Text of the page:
Dani Garavelli: Fertility pressures too much

Most women who want, but are unable to have, children are already painfully aware of the hurdles which stand between them and pregnancy. Picture: Cate Gillon
Most women who want, but are unable to have, children are already painfully aware of the hurdles which stand between them and pregnancy. Picture: Cate Gillon
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I ASSUME experts mean well when they remind women that even as they are celebrating that hard-earned promotion with a second bottle of wine, their fertility is ebbing away.

But to those who are just managing to get a foothold in their chosen profession, warnings that they should hurry up and procreate must be as welcome as their mother ­wailing: “But when are you going to give me grandchildren?” down the phone.

I mean, aren’t women under enough pressure, what with finding themselves on the losing side of the gender divide and being bombarded by images of unattainable beauty, without being told their ovaries are a much-plundered store cupboard whose supplies are running low?

It was bad enough when Kate Garraway launched the loathsome Get Britain Fertile campaign. There she was lecturing women not to delay reproduction in the interests of their career, while smugly nursing a fabulous job and not one but two perfect babies of her own. As if the mere thought that, at 44, some glamorous TV presenter might find it difficult to conceive for a third time would lead hundreds of thousands of women to ­jettison their ambitions and swap their contraceptive pills for ovulation kits. But at least you could dismiss Garraway as a publicity-­hungry celebrity; this time round it’s doctors who are sounding the alarm bells and they’re quite emphatic.

Speaking at the British Science Festival last week, they said many women wrongly believe advances in IVF treatment mean they can safely delay having a family until later in life when, in fact, there is no way of reversing a decline in fertility. “Perhaps the most important message to get over is that the best cure of all is to have your babies before the clock strikes 12,” said Mary Herbert, professor in reproductive biology at Newcastle University. “I would be getting worried about my daughter if she hadn’t had a baby by the time she was 35.”

It’s difficult to argue with biology and for women who have a loving partner and a healthy bank balance, this kind of prompt may help. But for the vast majority, it’s just more busybodies telling them how to manage their uteruses. Those women who don’t want children because – shock, horror – they cherish their independence and are sick of all and sundry telling them they don’t know what they’re missing. The last thing they need is doctors joining in the chorus of disapproval. And those who want children, but are not in a position to have them, are hardly oblivious to the march of time. If their biological clocks aren’t ticking so loudly they drown them out, the warnings will only fuel their panic. Persuading women to give birth in the wrong circumstances is socially irresponsible, but we all know the more assiduously we pursue those ­circumstances – and particularly the right ­partner – the more elusive they become.

Though I’m not questioning the thrust of the doctors’ research, I’m not convinced most women do see IVF as an easy option. How can they when newspapers and magazines are heaving with stories of couples’ desperate attempts to conceive? Many of these couples invest emotionally and financially in multiple fertility treatments only to be disappointed. If some women appear to place their faith in it, it’s not because they don’t know it’s misplaced, it’s because they’re running out of options.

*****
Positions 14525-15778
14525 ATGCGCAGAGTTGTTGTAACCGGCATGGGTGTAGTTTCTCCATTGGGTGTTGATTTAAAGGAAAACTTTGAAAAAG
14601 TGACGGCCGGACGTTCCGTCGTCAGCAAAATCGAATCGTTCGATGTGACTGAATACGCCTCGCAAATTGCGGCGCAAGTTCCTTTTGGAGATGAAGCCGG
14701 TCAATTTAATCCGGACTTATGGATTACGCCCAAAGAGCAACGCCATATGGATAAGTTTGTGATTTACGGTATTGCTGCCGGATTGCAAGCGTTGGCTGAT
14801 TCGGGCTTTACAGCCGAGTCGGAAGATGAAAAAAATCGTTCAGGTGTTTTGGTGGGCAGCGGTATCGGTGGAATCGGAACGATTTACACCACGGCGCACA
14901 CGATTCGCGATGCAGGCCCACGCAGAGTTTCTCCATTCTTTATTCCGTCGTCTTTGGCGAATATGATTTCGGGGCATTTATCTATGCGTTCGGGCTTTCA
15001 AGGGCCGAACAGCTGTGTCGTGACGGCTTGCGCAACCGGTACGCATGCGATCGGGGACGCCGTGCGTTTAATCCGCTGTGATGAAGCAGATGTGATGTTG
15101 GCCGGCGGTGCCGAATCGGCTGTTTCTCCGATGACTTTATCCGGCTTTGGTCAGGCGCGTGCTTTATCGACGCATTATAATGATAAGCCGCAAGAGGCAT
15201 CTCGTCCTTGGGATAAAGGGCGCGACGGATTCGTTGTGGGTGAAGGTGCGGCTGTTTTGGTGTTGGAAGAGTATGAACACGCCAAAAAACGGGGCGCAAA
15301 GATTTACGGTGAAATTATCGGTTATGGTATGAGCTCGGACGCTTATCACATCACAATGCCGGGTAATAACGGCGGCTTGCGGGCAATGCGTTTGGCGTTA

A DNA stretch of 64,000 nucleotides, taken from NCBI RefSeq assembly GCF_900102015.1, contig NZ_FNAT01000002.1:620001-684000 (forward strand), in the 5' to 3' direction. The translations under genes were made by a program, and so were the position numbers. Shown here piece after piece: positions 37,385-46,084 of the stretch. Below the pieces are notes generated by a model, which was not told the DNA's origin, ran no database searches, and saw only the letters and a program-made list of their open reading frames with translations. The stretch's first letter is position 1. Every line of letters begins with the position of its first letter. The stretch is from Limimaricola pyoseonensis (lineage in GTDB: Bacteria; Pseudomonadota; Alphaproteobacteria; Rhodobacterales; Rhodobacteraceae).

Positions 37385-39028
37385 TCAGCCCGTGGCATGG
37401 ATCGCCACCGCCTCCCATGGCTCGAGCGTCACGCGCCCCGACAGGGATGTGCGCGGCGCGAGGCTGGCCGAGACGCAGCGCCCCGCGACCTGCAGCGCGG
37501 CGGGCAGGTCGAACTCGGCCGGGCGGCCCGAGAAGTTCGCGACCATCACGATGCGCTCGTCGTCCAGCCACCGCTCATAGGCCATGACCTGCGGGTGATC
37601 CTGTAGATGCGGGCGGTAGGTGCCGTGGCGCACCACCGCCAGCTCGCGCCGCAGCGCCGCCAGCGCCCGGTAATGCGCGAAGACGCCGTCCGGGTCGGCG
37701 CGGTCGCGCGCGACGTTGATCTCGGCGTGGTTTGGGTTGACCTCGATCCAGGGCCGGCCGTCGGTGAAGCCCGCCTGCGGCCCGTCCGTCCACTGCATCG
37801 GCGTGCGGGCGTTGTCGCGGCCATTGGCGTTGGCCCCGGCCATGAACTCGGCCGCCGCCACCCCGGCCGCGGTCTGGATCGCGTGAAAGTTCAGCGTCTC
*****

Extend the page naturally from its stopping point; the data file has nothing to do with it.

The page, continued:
The irony is that when not haranguing older women to start reproducing, we are haranguing younger ones to stop, the sight of teenagers with prams is ­apparently abhorrent as the sight of ­thirty-somethings without them. Have babies. Don’t have babies. Will the pontificating ever stop? There appears, then, to be a ten-year window – from 25 to 35 – in which it is deemed socially and physically acceptable for women to get pregnant. But so much of modern life militates against meeting that deadline. It’s not just about ambition, though a woman who puts her career on the back-burner for children may end up bitter and resentful. It’s not just about the economic climate, though the number of young professionals who can afford to buy their own home seems in decline.

It’s also about finding the right person, a goal our frenetic lifestyles seem to make ever more difficult. The rise of the man-child hasn’t helped. The world seems to be full of blokes for whom Call of Duty is a shoot ’em up computer game rather than an exhortation to fatherhood. And why should they grow up? It’s not as if they’re bollocked for starting too early or too late. Able to walk away from an unplanned pregnancy and procreate into their 70s, they’re under no pressure.

Doctors’ concerns are based on hard statistics; in Scotland the proportion of women giving birth over the age of 35 has risen from 6 per cent to almost 20 per cent in the last 30-odd years. Those figures mask the misery of those who want to conceive later but find they can’t. Yet there’s a limit to how much experts should be trying to influence personal life choices. Most women who want, but are unable to have, children are already painfully aware of the emotional and physical hurdles which stand between them and pregnancy. Given that fertility campaigns can do nothing to remove those hurdles, they will always be less of a prod in the right direction for childless/child-free women than another stick with which to beat them. «

Twitter: @DaniGaravelli1